Commenting on the job search, RVA’s managing director Richard Vann said: “We have long been vocal advocates of the need to nurture up-and-coming engineering talent in our admittedly complex sector. Now is the perfect time to further strengthen our team with this hire, as demand for our decommissioning, decontamination, dismantling and demolition expertise once again rises. I look forward to watching this recruitment process unfold.”

Role information

Title: Graduate engineer

Summary: RVA Group is searching for a self-motivated graduate engineer, to support the company’s decommissioning, dismantling and demolition projects, in high hazard, high consequence sectors such as oil and gas, petrochemical, pharmaceutical and power generation.  This position will suit someone who can work individually or as part of a team, and is flexible for international travel.

Location: Initially based in the Northwest, there may be scope for UK-wide and overseas travel thereafter. Location will depend on RVA’s projects.

Education: Degree-level education in civil, structural or mechanical engineering. No industry experience is necessary as a three-year development programme will be offered, with full training.

Programme outcome: The role of project engineer.

Responsibilities

  1. Work with and assist other RVA Project Managers and Project Engineers in the execution of their duties.
  2. Fulltime resident attendance on individual Client’s sites and/or visit sites and Client’s offices, as required.  Sites and projects are worldwide.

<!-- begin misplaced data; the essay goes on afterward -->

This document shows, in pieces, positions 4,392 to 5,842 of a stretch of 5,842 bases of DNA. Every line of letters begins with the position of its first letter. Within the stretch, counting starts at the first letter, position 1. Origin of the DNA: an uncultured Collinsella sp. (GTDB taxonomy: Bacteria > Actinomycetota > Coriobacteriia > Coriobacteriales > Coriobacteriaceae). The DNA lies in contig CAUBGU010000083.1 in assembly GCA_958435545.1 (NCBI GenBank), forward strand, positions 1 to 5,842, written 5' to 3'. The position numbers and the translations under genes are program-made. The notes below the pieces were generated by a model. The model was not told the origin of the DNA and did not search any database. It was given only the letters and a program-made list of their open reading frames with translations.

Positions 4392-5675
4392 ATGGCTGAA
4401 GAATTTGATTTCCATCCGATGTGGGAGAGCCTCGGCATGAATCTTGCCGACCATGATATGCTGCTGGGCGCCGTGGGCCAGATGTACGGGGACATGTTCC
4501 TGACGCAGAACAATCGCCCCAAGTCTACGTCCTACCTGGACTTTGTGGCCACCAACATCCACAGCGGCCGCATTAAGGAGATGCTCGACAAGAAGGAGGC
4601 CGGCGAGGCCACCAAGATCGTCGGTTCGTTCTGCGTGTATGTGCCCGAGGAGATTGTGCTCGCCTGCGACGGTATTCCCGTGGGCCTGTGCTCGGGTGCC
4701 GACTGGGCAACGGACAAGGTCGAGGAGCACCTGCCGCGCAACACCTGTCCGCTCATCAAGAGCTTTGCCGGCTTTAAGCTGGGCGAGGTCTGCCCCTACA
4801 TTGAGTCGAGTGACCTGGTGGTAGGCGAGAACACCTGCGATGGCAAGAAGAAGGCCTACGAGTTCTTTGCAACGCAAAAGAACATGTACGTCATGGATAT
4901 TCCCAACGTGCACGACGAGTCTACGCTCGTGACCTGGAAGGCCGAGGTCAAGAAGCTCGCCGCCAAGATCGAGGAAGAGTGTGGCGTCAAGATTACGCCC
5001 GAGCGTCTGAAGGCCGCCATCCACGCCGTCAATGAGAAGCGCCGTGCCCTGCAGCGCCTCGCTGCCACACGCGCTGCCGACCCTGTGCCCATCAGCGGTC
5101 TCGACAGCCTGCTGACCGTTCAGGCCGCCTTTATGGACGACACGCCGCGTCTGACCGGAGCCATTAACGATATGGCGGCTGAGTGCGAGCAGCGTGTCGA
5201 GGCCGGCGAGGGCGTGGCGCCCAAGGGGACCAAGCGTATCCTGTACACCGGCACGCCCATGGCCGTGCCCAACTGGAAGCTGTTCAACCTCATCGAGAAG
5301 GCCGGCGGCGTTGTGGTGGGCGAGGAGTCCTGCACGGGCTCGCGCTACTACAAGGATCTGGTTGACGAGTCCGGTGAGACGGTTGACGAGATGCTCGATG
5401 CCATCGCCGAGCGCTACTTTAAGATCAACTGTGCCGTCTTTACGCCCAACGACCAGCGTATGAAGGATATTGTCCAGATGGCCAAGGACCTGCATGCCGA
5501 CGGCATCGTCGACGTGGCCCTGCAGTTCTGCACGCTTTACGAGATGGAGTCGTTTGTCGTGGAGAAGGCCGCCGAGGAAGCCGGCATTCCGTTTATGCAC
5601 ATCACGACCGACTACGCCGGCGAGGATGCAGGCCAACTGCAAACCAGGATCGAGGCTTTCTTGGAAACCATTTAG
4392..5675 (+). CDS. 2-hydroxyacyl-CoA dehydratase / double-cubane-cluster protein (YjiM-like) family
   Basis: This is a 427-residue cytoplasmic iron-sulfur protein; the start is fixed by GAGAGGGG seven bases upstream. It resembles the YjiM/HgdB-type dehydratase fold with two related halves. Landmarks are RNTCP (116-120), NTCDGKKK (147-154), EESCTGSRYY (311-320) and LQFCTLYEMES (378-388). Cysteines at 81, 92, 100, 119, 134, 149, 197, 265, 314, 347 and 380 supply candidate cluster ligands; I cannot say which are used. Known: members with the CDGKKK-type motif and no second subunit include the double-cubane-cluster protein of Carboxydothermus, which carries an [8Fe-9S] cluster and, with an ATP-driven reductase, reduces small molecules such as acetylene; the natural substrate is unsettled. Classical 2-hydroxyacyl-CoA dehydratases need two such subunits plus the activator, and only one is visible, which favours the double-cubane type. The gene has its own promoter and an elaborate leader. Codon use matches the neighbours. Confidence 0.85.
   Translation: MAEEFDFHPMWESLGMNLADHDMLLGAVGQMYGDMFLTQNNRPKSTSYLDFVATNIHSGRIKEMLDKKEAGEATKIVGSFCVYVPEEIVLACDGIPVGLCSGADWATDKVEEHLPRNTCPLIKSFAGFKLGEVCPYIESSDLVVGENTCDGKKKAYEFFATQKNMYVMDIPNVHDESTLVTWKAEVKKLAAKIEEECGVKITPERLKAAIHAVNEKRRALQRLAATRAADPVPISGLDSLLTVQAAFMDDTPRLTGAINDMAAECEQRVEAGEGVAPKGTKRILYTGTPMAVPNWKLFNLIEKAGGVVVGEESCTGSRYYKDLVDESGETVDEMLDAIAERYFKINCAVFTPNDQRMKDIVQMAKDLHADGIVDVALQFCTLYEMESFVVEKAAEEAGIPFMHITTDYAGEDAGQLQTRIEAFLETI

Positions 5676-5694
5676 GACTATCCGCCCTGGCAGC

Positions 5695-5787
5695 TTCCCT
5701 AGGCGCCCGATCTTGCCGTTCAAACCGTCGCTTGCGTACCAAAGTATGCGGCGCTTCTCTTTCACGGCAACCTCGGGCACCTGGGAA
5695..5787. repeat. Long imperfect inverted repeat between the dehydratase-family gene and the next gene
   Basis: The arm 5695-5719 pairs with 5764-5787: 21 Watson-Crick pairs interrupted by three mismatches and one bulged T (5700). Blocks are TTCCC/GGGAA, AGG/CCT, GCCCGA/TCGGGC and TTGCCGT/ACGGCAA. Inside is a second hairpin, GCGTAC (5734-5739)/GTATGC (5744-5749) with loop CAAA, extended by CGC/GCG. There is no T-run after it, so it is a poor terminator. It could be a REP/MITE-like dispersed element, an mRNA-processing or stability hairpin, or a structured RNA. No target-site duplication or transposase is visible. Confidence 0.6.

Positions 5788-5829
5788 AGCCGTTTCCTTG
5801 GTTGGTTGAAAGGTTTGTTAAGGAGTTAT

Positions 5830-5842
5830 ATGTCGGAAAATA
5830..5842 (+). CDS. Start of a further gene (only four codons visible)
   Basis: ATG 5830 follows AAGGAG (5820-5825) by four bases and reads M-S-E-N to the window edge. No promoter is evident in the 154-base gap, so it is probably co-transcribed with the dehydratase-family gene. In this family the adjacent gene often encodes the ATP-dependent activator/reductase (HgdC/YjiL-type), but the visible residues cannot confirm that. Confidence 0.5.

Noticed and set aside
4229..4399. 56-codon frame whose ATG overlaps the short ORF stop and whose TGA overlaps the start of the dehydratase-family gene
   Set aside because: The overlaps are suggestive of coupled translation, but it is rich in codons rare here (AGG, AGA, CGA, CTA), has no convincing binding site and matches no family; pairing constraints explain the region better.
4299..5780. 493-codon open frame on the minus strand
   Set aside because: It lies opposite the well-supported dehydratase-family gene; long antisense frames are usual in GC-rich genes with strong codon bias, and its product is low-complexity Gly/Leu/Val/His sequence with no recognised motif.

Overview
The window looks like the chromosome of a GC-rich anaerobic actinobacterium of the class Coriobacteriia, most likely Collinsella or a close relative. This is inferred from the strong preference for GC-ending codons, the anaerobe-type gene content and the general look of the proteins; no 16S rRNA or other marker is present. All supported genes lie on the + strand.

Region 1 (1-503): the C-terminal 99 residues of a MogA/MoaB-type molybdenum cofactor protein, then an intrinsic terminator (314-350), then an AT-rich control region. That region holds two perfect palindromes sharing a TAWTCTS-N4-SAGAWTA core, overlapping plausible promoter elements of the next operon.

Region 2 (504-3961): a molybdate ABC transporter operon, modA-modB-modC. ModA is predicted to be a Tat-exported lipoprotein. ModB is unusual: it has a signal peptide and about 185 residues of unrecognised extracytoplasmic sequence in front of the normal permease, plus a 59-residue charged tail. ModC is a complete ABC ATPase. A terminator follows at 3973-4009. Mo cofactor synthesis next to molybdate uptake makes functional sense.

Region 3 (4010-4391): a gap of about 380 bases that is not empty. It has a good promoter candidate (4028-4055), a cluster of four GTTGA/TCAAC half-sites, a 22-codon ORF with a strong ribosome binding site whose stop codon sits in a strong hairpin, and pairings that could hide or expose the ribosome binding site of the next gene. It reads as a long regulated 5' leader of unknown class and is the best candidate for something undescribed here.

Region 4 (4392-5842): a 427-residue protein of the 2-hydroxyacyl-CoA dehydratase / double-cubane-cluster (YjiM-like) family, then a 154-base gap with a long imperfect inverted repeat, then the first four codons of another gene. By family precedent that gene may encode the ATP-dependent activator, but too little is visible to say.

3. Support the monitoring and management all safety and operational aspects of projects under the control of RVA.
  4. Be responsible with others for the efficient use of RVA resources.
  5. Identify any potential areas of non-compliance or problem and bring them to the attention of the RVA project team.
  6. Interrogate clients’ technical drawings, specifications and other information to identify relevant information for inclusion in RVA scopes and specifications.
  7. Develop scopes and specifications for decommissioning, dismantling, demolition and hazardous material removal.
  8. Develop design briefs and design risk assessments.
  9. Review and comment on contractors’ proposals and methods for works.
  10. Compile appropriate documentation and information as required to ensure projects are accurately and properly tendered or secured.
  11. Attend virtually or physically training events and courses as reasonably required by RVA.

Achievement targets

  1. Achieve RVA EHS goals and targets as defined in RVA systems and procedures.
  2. No prohibition or improvement notices on RVA contracts.
  3. Production of acceptable deliverables to programme and cost.
  4. Achievement of Key Performance Indicators as set from time to time.
  5. Production of reports as required to the required timescale.
  6. Receipt of client satisfaction reports/references.

Benefits: